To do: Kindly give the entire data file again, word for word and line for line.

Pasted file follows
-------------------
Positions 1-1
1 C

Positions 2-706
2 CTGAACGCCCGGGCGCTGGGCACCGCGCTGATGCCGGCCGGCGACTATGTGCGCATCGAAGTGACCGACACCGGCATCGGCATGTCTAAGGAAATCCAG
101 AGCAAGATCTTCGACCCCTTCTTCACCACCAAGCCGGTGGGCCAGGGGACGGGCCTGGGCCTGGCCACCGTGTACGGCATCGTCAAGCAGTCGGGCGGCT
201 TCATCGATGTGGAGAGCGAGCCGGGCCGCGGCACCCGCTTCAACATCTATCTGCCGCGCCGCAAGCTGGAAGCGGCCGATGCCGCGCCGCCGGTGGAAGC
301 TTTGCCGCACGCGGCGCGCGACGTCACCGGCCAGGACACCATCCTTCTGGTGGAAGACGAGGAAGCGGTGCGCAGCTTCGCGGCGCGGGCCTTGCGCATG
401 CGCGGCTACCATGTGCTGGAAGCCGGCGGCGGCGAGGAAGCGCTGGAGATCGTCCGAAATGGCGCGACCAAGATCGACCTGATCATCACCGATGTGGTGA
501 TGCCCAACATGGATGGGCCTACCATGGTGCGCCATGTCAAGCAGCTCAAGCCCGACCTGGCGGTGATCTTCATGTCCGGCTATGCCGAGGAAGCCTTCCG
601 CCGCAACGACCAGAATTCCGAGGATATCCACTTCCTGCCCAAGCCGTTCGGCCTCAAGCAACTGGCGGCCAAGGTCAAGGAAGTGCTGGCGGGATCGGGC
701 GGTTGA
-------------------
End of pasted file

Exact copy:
Positions 1-1
1 C

Positions 2-706
2 CTGAACGCCCGGGCGCTGGGCACCGCGCTGATGCCGGCCGGCGACTATGTGCGCATCGAAGTGACCGACACCGGCATCGGCATGTCTAAGGAAATCCAG
101 AGCAAGATCTTCGACCCCTTCTTCACCACCAAGCCGGTGGGCCAGGGGACGGGCCTGGGCCTGGCCACCGTGTACGGCATCGTCAAGCAGTCGGGCGGCT
201 TCATCGATGTGGAGAGCGAGCCGGGCCGCGGCACCCGCTTCAACATCTATCTGCCGCGCCGCAAGCTGGAAGCGGCCGATGCCGCGCCGCCGGTGGAAGC
301 TTTGCCGCACGCGGCGCGCGACGTCACCGGCCAGGACACCATCCTTCTGGTGGAAGACGAGGAAGCGGTGCGCAGCTTCGCGGCGCGGGCCTTGCGCATG
401 CGCGGCTACCATGTGCTGGAAGCCGGCGGCGGCGAGGAAGCGCTGGAGATCGTCCGAAATGGCGCGACCAAGATCGACCTGATCATCACCGATGTGGTGA
501 TGCCCAACATGGATGGGCCTACCATGGTGCGCCATGTCAAGCAGCTCAAGCCCGACCTGGCGGTGATCTTCATGTCCGGCTATGCCGAGGAAGCCTTCCG
601 CCGCAACGACCAGAATTCCGAGGATATCCACTTCCTGCCCAAGCCGTTCGGCCTCAAGCAACTGGCGGCCAAGGTCAAGGAAGTGCTGGCGGGATCGGGC
701 GGTTGA